Caitlin Hurd, who was born in the suburbs of Boston, has worked on several public art projects. Her artwork has been shown in more than thirty group and solo shows. She has also been featured in publications such as Hi-Fructose and the New York Post. She founded Spark Portrait, a portrait business in Easthampton, MA, and Artists Off Grid, an artist-in-residency program. She holds an MFA in Painting from the New York Academy of Art and a BFA in Furniture Design from the Minneapolis College of Art and Design. She studied computer animation at the Ringling School of Art and Design in Sarasota, FL. Her work appears in WTP Vol. VIII #6.
Christine Olmstead is an abstract painter living and working in Northern Virginia whose clients include tech companies in San Francisco, Marriott Hotels, and home furnishings store West Elm. Christine’s mixed-media paintings focus on movement and mood, as well as the use of color, metallic, and reflective elements. In 2015, Olmstead graduated from Patrick Henry College in Purcellville, VA, and released her first painting collection. She’s currently pursuing an MFA in Painting from Savannah College of Art & Design. See her work in WTP Vol. VII #10.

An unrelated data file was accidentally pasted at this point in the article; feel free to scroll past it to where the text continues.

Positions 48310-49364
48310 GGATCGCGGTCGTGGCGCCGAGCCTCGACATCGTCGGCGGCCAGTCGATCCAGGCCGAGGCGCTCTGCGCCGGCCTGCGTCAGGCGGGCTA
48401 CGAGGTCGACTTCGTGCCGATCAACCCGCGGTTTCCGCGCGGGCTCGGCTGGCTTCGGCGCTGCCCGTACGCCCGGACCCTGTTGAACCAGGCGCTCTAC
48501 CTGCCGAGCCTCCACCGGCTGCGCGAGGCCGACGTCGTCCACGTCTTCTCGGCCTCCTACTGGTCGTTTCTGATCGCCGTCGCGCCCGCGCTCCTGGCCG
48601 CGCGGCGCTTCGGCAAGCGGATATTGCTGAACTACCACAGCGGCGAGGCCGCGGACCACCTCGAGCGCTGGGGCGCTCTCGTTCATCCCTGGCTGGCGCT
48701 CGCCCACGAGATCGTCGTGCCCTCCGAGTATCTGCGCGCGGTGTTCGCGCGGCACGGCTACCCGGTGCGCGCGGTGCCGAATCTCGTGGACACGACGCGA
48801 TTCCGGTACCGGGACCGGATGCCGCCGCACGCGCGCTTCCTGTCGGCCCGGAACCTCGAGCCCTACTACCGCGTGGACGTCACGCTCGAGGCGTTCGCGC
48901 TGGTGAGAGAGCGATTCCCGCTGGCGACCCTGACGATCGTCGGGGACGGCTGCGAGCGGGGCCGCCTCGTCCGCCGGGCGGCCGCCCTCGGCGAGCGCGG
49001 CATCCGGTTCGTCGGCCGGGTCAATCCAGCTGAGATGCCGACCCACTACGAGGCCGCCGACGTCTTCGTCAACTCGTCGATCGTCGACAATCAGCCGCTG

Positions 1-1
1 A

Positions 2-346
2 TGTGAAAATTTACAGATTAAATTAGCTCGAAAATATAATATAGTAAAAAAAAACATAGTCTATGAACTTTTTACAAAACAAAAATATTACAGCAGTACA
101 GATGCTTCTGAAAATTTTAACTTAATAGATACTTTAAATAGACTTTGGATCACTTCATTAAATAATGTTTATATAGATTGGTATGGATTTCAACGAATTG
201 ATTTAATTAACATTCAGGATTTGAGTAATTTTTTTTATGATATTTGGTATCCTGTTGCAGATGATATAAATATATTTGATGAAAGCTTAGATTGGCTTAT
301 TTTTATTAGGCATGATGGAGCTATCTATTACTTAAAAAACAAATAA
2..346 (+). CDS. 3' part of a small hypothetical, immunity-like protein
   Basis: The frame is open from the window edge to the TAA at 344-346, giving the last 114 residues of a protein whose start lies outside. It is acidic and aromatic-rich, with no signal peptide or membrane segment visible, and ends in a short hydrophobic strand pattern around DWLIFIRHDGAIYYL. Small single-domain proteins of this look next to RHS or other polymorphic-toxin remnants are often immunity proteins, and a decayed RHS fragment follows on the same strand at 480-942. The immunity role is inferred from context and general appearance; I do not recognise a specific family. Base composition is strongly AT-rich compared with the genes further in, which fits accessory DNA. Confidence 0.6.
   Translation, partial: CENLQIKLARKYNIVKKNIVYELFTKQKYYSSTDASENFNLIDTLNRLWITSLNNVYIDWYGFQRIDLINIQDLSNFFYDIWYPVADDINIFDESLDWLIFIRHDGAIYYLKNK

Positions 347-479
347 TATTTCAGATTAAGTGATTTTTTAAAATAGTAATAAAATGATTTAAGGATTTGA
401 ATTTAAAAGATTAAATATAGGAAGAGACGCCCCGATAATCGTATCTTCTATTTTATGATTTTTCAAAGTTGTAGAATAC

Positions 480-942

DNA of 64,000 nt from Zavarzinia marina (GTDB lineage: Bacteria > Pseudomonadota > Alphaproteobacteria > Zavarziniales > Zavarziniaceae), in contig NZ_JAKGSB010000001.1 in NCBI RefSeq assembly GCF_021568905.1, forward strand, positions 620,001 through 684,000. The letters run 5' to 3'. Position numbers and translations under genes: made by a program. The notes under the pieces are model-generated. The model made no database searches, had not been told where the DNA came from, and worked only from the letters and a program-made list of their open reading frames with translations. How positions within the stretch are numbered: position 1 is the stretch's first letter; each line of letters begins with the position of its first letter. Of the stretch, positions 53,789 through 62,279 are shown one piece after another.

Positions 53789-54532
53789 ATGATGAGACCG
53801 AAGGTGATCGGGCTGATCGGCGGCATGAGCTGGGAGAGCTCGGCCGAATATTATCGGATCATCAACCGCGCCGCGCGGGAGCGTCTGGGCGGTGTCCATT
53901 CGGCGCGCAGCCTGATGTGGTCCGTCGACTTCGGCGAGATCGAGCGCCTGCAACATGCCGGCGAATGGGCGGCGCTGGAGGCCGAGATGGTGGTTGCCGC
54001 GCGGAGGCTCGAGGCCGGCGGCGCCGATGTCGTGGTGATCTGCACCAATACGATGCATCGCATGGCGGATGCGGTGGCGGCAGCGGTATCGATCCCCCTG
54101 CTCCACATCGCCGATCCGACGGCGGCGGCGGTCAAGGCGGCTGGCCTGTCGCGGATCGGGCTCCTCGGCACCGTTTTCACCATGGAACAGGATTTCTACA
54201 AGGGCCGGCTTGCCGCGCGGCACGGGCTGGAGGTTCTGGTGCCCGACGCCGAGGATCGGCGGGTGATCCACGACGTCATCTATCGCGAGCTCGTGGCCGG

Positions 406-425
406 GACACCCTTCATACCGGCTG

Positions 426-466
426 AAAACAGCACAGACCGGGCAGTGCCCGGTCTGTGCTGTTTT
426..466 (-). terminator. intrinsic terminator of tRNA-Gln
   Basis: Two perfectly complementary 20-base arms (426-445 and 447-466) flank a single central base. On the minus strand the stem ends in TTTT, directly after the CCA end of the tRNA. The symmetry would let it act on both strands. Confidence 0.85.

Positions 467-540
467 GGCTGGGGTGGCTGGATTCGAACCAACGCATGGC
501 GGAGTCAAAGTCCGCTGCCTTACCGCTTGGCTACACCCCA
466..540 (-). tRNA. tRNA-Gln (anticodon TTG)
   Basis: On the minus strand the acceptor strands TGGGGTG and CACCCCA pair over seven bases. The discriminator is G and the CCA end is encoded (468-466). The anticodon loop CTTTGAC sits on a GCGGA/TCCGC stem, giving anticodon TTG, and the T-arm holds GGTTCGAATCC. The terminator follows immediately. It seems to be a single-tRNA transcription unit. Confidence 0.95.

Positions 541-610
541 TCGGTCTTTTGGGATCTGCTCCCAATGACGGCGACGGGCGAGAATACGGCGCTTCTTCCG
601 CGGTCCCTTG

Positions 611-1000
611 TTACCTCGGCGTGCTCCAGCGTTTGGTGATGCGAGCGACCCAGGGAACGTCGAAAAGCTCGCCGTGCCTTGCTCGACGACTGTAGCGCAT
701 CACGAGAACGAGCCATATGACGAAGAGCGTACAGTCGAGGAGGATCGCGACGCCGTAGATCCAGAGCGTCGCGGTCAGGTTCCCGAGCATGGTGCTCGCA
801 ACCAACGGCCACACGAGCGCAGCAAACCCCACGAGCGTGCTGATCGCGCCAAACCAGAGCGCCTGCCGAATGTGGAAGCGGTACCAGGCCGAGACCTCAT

It’s time to sell my house: my three kids are off to college or working and the house is way too big for just me. So, what’s it like to get it off my hands? In this blog, I talk about the drama of working with realtors, staging my home to appeal to as many buyers as possible, and finally transferring the house into what my kids and I would call a hotel, no longer a home.
Hiring a Realtor
I really needed to sell my house. It was getting on my nerves how much time and money I was spending on it. Besides, as an empty nester, it was way too big for me to live there alone. I’d resorted to sleeping in my son’s average-sized bedroom, after finding my master suite way too spooky with the smoke detector projecting weird images on the ceiling when cars with bright light drove by.
Yet, after seven months on the market with a realtor and no serious offers, I questioned what it would take to get this suburban house off my hands.